From The Inconvenient Indian: A curious account of native people in North America (2012) by Thomas King
... My favourite old chestnut features Pocahontas and Captain John Smith. The original story, the one Smith told, is that he was captured by the Powhatan in 1607, shortly after arriving in what is now Virginia. He was taken to one of the main villages, and just as the Indians made ready to kill him, he was saved by the daughter of the head man, a young woman whom all of us know as Pocahontas.
It's a pretty good tale. And 1607 wasn't the first time Smith had used it. Before he came to America, he had been a soldier of fortune, had found himself in a number of tight spots, and, according to the good Captain, had been befriended and / or saved by comely women. Smith makes mention of three such women in his writings, the Lady Tragabigzanda in Turkey, the Lady Callamata in Russia, and Madam Chanoyes in France, all of whom "assisted" him during his trials and tribulations as a young mercenary.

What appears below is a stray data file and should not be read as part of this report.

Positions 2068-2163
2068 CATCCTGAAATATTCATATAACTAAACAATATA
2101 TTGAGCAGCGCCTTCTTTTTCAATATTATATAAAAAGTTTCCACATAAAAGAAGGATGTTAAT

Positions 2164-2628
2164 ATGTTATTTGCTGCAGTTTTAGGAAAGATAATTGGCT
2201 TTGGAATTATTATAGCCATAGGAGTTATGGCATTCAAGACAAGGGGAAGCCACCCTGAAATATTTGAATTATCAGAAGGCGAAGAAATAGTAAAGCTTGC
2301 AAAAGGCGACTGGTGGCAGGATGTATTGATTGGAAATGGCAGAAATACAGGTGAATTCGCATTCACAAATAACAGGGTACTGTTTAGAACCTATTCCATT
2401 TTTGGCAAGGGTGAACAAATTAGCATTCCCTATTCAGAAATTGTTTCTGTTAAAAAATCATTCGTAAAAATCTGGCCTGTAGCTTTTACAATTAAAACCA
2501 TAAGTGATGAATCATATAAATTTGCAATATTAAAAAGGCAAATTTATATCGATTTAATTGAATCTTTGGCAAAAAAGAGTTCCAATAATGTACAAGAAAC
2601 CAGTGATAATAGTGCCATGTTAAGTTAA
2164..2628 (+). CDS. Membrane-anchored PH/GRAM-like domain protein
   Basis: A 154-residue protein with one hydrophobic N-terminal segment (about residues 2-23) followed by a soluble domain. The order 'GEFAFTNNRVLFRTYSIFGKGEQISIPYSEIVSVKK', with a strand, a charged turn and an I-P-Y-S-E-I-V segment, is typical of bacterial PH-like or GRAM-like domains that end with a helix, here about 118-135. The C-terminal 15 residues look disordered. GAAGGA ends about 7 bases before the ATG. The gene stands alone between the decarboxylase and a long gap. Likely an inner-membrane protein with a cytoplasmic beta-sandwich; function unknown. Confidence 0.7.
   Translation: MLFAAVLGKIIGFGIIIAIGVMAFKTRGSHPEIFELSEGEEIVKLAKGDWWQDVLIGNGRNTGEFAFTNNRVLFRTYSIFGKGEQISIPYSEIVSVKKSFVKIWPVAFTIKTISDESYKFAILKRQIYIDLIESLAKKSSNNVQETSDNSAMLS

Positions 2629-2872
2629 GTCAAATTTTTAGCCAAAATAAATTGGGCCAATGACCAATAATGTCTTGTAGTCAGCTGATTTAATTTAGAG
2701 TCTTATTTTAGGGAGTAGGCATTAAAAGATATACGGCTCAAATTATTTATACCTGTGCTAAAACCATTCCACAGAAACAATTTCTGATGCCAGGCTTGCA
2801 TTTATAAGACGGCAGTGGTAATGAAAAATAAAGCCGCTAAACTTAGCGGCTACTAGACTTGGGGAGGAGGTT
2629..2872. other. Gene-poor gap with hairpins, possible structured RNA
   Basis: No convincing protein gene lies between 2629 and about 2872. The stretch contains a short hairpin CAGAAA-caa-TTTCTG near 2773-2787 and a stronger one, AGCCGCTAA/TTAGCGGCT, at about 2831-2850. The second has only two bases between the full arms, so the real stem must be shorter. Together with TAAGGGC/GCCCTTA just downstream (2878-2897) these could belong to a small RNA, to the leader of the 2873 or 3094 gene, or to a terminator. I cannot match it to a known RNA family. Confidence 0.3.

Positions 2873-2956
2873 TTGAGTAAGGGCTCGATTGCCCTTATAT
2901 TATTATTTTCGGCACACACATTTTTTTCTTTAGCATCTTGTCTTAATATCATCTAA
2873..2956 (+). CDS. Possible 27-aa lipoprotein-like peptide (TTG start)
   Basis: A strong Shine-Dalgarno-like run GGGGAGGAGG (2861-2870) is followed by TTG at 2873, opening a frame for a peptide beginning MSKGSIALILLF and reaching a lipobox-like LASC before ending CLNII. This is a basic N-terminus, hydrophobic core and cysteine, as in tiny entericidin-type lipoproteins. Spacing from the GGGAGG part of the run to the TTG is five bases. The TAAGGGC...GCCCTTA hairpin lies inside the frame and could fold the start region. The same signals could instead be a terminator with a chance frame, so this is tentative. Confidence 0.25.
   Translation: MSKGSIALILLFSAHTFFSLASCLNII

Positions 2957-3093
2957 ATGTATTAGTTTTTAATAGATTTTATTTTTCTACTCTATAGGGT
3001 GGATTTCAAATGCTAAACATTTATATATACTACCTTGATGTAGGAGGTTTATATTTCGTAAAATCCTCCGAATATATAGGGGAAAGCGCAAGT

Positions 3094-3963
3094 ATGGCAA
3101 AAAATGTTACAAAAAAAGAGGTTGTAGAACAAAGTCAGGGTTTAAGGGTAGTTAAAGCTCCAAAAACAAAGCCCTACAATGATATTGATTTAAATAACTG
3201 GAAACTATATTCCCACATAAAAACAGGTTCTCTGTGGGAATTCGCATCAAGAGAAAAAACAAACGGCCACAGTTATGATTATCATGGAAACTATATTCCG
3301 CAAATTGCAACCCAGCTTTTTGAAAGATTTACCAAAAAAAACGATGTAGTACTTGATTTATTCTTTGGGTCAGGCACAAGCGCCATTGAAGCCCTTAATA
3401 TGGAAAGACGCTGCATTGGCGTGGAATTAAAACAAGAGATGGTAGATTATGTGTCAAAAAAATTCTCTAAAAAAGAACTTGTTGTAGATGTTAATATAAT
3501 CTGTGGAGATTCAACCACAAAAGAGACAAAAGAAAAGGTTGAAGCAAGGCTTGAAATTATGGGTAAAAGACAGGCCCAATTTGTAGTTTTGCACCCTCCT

Of course, the story of heroes being saved by beautiful maidens is a classic and had been around for centuries. Personally, I don't believe that Smith knew Pocahontas. I certainly don't believe that she saved him or that they had any sort of relationship. His first mention of her doesn't come until Pocahontas arrived in England in 1616. By then, as an authentic American Indian princess, she had acquired a certain fame and notoriety, and Smith, I suspect, eager to bathe once again in the warmth of public glory, took the stock story out of storage, dusted it off, and inserted Pocahontas's name in the proper place.
Helen [King's wife] likes details, and she is inordinately fond of footnotes. I'm not. But because I love her, I try to accommodate her needs. So, here are the facts, as we know them. Smith does come to Virginia in 1607. He is most likely captured by the Powhatan people. Whether they want to kill him or not is a moot point. The reality is they don't. He gets back to the colony in one piece, is injured in a gunpowder explosion, and returns to England in 1609. Did he know Pocahontas? There's nothing to indicate that he did. Did he have a relationship with her as the Disney folks suggest in their saccharine jeu d'esprit? Well, at the time of the supposed meeting, Smith would have been twenty-seven and Pocahontas would have been about ten, maybe twelve years old. Possible, but not probable.
Still, the story, false though I believe it to be, has been too appealing for North America to ignore. And we have dragged the damn thing--with its eroticism and exoticism, its White Hero and its dusky maiden--across the continent and the centuries. p. 8, 9